Azerbaijan national, Farid Mammadov, applied to IE Business School's MBA program because he wanted to develop and strengthen his soft skills. These were in particular managerial and entrepreneurial capabilities, especially strategic thinking, human management and business planning. The deputy chairman of the executive board of the Bank of Baku JSCB, Mammadov is responsible for the corporate line of the business but he's turned to an MBA for personal and professional development, and a possible career change.
I have plans to change the sector [I work in] within the finance industry from commercial banking to private equity and I want to increase the exposure of the company I work for in the European market, Mammadov says. I think an MBA will help me to improve my skills and knowledge and also serve as an entry key to a new market.
Business school rankings
Mammadov, who describes himself as a manager with expertise in corporate banking, microlending, risk management and business process development, first turned to business school rankings as he began researching MBA programs. I started with rankings to get an idea about direction of further research, he says.
After compiling a shortlist of MBA programs my criteria were: one of the top ten ranked schools, a one-year European program, good employment perspectives for school graduates, and feedback of alumni of different schools whom I know personally. I visited the Istanbul fair, [of the World MBA Tour] in 2009, organized by QS and met all the schools from my shortlist. I can say that the fair contributed most of all to my decision about which program and school. It is really very important to meet the school representatives, alumni, talk to them and feel what their approach really is.
His choice of business school, IE Business School in Spain, meant that Mammadov escaped the GMAT experience, as the school does not require a GMAT score for all applicants, but he still had to sit an admissions test set by the school itself. I passed it without any preparation because it tests not your maths or verbal abilities, but the speed and way of your thinking, Mammadov says.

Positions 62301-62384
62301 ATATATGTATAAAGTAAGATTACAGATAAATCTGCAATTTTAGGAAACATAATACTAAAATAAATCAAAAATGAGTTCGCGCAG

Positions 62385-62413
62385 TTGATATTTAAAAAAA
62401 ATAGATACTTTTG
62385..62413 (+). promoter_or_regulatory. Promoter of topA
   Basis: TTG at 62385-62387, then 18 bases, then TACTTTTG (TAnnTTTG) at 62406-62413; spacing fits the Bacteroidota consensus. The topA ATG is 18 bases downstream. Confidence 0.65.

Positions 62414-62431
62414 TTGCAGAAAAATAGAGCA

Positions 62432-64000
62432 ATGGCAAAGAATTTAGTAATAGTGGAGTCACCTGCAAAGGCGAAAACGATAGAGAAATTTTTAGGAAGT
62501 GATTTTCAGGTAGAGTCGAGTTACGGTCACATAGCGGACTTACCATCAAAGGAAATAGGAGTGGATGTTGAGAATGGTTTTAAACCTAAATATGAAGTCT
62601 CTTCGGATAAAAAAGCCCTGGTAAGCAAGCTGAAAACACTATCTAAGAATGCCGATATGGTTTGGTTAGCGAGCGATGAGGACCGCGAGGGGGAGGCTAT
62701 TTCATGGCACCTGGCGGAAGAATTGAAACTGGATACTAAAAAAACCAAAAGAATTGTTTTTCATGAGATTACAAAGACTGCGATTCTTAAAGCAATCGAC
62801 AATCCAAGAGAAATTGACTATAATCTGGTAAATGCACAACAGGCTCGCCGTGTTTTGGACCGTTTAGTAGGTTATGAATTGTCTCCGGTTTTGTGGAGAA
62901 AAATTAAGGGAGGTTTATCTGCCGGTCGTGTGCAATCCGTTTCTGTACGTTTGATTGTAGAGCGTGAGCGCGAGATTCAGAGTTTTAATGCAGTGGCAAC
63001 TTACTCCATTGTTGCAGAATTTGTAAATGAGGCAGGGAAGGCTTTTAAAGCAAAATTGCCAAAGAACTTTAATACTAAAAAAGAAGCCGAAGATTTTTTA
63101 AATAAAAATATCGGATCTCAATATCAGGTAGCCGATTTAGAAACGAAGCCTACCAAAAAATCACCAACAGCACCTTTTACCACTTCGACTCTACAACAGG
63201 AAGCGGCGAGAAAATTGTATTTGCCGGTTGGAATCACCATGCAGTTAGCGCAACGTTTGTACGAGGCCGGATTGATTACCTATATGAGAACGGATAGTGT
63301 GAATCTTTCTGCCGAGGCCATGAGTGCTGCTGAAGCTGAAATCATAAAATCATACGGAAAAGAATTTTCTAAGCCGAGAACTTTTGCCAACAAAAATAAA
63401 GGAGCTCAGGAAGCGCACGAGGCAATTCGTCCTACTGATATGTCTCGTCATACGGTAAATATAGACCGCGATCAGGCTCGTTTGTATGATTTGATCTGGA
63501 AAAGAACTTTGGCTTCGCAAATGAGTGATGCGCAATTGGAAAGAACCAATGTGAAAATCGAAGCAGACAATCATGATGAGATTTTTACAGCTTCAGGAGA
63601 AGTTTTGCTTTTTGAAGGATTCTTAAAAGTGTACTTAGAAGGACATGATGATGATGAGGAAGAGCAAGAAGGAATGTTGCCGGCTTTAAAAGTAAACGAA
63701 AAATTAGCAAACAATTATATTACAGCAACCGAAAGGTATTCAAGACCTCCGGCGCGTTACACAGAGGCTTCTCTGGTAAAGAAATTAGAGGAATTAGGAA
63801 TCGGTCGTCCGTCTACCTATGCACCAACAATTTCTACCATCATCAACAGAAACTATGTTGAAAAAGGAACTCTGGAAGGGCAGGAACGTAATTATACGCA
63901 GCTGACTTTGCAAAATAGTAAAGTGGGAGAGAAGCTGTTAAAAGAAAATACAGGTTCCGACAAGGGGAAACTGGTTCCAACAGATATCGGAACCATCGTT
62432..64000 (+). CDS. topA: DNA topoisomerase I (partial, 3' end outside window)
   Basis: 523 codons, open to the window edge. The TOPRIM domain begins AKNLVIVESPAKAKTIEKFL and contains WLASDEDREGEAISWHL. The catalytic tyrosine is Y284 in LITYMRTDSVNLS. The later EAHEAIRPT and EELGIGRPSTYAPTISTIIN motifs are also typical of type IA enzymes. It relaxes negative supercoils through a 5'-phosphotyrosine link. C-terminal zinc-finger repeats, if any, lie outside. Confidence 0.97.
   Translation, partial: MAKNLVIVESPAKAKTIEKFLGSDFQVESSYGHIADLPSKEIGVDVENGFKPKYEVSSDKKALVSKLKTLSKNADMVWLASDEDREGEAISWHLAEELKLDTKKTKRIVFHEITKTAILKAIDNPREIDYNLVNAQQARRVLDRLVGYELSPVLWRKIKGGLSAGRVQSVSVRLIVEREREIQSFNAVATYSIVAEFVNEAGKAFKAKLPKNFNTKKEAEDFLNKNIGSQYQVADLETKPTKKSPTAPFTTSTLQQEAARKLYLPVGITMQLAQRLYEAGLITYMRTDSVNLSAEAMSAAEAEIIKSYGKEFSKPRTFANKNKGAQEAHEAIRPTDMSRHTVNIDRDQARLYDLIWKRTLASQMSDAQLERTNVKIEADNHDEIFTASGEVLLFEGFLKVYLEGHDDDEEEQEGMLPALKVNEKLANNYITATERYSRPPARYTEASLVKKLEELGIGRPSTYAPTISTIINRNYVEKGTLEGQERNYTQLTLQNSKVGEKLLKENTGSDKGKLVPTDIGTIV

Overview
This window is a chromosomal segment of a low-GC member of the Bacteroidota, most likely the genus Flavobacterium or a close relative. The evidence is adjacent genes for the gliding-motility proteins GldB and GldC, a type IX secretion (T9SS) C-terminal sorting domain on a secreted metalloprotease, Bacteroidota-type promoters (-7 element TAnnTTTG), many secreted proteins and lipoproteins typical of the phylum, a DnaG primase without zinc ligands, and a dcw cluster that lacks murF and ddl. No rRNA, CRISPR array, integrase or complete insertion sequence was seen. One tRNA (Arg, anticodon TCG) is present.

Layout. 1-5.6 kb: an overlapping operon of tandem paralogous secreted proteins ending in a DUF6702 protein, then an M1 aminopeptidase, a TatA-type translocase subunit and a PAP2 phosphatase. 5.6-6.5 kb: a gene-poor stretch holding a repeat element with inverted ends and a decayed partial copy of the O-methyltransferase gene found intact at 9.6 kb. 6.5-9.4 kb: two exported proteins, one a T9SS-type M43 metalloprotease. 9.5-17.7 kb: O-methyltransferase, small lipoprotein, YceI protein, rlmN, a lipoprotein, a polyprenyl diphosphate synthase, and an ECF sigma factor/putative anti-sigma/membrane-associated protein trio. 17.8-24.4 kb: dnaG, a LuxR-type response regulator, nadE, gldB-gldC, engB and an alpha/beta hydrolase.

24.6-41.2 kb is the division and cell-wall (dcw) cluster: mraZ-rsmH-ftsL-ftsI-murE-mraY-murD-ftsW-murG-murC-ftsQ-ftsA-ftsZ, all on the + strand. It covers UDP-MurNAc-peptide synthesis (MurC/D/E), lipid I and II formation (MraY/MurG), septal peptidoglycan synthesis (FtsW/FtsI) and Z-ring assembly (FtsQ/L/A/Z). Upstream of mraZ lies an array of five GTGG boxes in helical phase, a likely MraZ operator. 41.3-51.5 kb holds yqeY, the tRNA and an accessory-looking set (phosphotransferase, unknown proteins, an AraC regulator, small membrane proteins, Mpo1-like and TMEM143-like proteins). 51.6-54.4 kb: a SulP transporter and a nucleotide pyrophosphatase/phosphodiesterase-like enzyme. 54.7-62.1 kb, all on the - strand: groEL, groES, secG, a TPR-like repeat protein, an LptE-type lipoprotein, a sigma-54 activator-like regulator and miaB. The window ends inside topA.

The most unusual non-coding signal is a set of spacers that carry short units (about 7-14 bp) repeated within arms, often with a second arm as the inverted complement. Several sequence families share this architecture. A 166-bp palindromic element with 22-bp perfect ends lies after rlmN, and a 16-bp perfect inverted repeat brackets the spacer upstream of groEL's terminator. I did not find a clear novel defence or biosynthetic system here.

The MBA admissions process
Then there were the admissions essays and Mammadov says he hoped the admissions committee liked the honest nature of his essays. I also have quite sizeable managerial experience in very fast moving, developing and challenging environments, so it wasn't a big problem for me to bring different examples to the attention of the committee [in my essays], he says.
Mammadov also speaks highly of his MBA admissions interview. The interview environment with IE Business School was very positive. I couldn't go to Madrid, so it was a phone interview. As I understood it, the approach of the interviewer was to evaluate some grey areas the admissions committee had, to make a decision about the value I could add to the program and to confirm for themselves if the international full-time MBA was really what fitted well for my profile.
The admissions committee obviously thought it did, and with the MBA growing in popularity in Mammadov's home country of Azerbaijan, come November he will be well placed to embark on this prestigious business school qualification.